June 18, 2019
There are too many Anthony Davises in the headlines this June. On the same day (June 15) when it became known that the Los Angeles Lakers were about to trade a whole bunch of players and draft picks for Anthony Davis the basketball star, Anthony Davis the composer unveiled his provocative new opera, The Central Park Five, in the old Warner Grand Theater in San Pedro near the L.A. harbor. The opera won’t get him a lucrative new line of sneakers, but it will forcefully remind audiences that racial profiling and coerced confessions remain a blot on the American justice system.
The Central Park Five, which tells the story of five teenagers who were falsely arrested and convicted of the rape and mutilation of a 28-year-old woman jogging in New York City’s Central Park in 1989, started life in a partial workshop version called Five that was presented in Newark three days after the 2016 presidential election. In a pre-performance talk, Davis said that the present version is “monumentally” changed from the first version. For one thing, it did not include the character of a New York real estate developer who placed ads in New York’s four leading newspapers before the trial calling for the death penalty for the five teenagers, four of them black, one a Latino.
But the election got Davis to thinking that this incident was the real start of Donald J. Trump’s career as a politician, fanning the flames of race hatred as a way of getting attention. So he inserted the then-43-year-old businessman into the opera as a reminder of “how we got to where we are, and how dangerous it is.”
Never an outfit to shrink from a touchy topic, Long Beach Opera presented The Central Park Five as a hard-hitting, straight-forward narrative, without poetic abstractions or doppelgangers doubling the characters or other tics that today’s new operas tend to overuse. Richard Wesley’s libretto stuck to the historical record and stage director Andreas Mitisek, LBO’s multitasking artistic and general director, made economical use of a collection of walls and doors on casters that also served as screens for projections of period headlines and photos.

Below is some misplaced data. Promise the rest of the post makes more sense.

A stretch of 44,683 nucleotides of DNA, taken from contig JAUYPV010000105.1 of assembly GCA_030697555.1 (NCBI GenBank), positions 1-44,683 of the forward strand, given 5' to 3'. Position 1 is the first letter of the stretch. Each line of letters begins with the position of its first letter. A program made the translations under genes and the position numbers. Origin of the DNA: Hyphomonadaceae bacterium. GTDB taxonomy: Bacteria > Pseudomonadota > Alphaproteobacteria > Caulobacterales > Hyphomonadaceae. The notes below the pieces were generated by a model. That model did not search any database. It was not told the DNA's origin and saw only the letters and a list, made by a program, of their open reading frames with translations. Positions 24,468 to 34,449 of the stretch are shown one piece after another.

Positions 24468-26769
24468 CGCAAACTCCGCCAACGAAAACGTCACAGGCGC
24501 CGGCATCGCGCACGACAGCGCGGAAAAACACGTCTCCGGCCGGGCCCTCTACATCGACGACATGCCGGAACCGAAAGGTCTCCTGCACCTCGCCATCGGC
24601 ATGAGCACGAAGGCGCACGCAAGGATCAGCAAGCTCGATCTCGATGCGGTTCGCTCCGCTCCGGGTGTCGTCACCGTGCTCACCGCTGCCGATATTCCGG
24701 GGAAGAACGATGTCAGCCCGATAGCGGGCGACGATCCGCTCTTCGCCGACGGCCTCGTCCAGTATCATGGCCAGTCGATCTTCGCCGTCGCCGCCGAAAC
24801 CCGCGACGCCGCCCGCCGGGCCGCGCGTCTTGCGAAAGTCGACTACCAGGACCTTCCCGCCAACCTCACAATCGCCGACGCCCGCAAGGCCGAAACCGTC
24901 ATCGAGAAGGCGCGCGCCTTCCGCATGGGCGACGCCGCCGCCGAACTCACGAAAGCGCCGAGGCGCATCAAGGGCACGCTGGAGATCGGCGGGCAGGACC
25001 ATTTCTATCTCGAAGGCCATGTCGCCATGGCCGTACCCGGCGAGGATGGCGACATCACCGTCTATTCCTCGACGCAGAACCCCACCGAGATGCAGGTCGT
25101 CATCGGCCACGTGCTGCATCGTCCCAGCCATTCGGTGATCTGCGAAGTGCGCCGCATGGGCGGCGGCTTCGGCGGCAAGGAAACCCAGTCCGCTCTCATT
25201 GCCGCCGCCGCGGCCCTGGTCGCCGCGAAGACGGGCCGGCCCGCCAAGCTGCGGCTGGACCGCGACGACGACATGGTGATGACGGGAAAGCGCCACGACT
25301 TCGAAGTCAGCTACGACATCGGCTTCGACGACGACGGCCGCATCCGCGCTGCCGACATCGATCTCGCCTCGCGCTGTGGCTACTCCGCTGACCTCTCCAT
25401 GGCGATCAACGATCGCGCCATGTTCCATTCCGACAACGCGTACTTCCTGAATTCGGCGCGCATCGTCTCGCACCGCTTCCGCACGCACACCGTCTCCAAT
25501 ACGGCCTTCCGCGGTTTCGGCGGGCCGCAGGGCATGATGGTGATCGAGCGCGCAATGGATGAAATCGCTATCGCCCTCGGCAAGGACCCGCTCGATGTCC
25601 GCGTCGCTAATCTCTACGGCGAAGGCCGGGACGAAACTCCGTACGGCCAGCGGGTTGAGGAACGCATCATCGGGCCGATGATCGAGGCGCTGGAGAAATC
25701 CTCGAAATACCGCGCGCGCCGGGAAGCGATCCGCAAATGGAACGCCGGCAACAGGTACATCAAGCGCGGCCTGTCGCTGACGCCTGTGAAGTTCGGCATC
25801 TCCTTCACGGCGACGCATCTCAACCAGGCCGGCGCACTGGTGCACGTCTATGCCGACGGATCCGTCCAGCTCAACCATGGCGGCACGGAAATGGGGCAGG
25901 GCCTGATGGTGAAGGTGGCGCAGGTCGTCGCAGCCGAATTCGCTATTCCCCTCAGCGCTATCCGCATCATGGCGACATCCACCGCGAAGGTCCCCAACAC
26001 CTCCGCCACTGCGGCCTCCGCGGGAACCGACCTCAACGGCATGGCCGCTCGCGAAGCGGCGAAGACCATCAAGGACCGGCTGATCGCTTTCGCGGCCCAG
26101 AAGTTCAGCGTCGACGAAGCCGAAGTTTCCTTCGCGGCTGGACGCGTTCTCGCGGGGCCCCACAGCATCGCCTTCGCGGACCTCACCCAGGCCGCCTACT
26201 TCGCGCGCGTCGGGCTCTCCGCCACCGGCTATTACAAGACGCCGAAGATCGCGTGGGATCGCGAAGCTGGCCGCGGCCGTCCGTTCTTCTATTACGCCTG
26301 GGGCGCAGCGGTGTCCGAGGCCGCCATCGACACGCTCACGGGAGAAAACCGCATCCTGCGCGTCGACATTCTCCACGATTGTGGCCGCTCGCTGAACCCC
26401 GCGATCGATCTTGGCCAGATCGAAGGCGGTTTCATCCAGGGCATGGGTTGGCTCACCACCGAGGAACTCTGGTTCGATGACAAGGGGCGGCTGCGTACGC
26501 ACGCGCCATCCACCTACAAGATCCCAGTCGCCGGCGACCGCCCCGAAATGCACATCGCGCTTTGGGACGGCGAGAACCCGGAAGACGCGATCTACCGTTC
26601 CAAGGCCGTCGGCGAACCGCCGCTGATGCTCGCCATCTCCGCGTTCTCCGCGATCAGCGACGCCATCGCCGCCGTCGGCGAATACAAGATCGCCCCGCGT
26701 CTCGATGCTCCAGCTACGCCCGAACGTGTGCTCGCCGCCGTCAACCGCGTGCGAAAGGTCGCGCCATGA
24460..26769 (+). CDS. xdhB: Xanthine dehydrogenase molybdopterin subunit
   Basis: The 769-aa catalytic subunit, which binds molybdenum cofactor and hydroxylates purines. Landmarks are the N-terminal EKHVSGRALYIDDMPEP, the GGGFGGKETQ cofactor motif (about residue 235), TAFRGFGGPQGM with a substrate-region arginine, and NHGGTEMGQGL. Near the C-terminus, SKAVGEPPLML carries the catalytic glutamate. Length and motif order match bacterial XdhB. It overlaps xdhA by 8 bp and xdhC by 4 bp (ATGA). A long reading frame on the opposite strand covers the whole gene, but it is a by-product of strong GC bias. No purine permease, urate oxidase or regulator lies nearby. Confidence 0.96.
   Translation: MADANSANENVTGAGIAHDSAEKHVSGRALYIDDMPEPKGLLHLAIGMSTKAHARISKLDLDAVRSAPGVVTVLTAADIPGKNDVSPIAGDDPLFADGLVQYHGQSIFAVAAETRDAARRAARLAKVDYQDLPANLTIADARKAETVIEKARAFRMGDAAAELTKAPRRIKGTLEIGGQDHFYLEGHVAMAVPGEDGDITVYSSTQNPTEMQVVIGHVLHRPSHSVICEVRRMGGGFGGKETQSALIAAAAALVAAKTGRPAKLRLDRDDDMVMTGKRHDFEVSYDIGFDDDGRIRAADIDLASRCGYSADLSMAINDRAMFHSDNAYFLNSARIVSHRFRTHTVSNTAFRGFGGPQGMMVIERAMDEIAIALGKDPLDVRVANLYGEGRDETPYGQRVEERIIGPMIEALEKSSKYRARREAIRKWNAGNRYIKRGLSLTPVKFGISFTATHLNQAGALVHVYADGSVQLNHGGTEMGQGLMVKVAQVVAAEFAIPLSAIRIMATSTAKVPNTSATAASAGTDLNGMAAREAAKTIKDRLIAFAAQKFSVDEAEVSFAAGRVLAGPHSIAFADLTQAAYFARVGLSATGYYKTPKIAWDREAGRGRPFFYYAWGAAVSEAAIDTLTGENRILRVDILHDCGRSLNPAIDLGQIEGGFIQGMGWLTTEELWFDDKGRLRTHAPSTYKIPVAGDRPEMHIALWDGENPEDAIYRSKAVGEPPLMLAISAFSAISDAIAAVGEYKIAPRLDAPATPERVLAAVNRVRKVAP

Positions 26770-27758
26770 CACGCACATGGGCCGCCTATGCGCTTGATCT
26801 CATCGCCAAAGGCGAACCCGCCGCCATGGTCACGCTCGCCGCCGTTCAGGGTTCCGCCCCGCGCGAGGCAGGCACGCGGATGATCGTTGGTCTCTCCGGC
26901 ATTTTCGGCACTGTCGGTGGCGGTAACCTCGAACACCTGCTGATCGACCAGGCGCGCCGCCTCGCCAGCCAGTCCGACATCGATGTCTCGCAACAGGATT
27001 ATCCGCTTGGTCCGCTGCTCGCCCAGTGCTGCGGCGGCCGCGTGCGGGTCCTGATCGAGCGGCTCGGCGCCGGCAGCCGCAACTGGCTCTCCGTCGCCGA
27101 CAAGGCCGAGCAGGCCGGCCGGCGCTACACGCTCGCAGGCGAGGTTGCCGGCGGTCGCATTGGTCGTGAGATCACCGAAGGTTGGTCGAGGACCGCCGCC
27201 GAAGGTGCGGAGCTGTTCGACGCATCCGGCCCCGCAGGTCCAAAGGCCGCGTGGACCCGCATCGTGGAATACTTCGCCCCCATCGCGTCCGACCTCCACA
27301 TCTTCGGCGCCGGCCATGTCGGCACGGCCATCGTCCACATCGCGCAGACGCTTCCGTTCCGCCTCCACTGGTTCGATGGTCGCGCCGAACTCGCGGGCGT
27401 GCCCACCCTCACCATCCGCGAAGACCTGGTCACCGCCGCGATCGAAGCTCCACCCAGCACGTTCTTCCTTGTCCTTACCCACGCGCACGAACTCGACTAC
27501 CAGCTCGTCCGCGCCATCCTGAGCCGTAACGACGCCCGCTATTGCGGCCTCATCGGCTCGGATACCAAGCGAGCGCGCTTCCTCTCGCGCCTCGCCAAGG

In his operas, Davis has leaned one way or another between his two bases in the classical and jazz camps, but in The Central Park Five, he balances both with seamless ease, with electronic interjections from the sound booth between some scenes. Acerbic classical passages alternate and even coexist with a jazz rhythm section, swinging brass riffs enliven some of the interludes, and some of the harmonic colors summon the ghosts of Duke Ellington and Charles Mingus. Davis claimed his score contains influences of 1989 music like Take 6‘s contributions to Quincy Jones’s Back On The Block album or Tone Loc’s “Wild Thing,” but they are difficult to detect. The music could be particularly creepy, atonal, and above all, relentless when the five teenagers were being subjected to physical and psychological intimidation by the New York police department. It’s a very interesting mix as befits a composer who also has made a strong imprint in the jazz world as a pianist and the LBO pit band, under the direction of Leslie Dunner, was able to get wholeheartedly into the groove when needed.
Would that the sung lines were as interesting as the instrumental music underneath, but it’s just tuneless recitative broken up by ensembles for the Five, standard stuff for contemporary opera. There is very little individual character development to set the five teenagers apart; rather, they are depicted as a team of scared kids caught in a racist trap (none of the real-life Five knew each other before being arrested), wanting to go home.
The Five were: Derrell Acon (Antron McCray), Cedric Berry (Yusef Salaam), Orson Van Gay (Raymond Santana), Nathan Granner (Korey Wise), and Bernard Holcomb (Kevin Richardson) and all sang well separately and in ensemble. Zeffin Quinn Hollis played a composite character called The Masque, spouting white supremacist slogans and slipping into the roles of police interrogator, news reporter, and such.
Then there was Thomas Segen’s spot-on impersonation of Trump, preening before the CNN interviewer, wearing the usual too-long red tie, making the all-too-familiar hand gestures and self-satisfied poses with jaw jutting out. Yes, he is a tenor, the closest voice match to the real-life figure. The most controversial part of the portrait — or it certainly will be for Republicans — is the Act II scene in which he is dictating orders on the telephone while seated on the toilet somewhere in the Trump Tower.
You can laugh, and many in the room did, but this guy became the 45th president and as of 2016, despite the exoneration of the boys and a confession by the real rapist, all backed up by DNA tests, Trump still thought that the Central Park Five were guilty as charged. That and the never-ending epidemic of racial profiling in America means that The Central Park Five may be a pertinently powerful piece of music theatre for quite a while. No word yet as to where it will play next, but it should.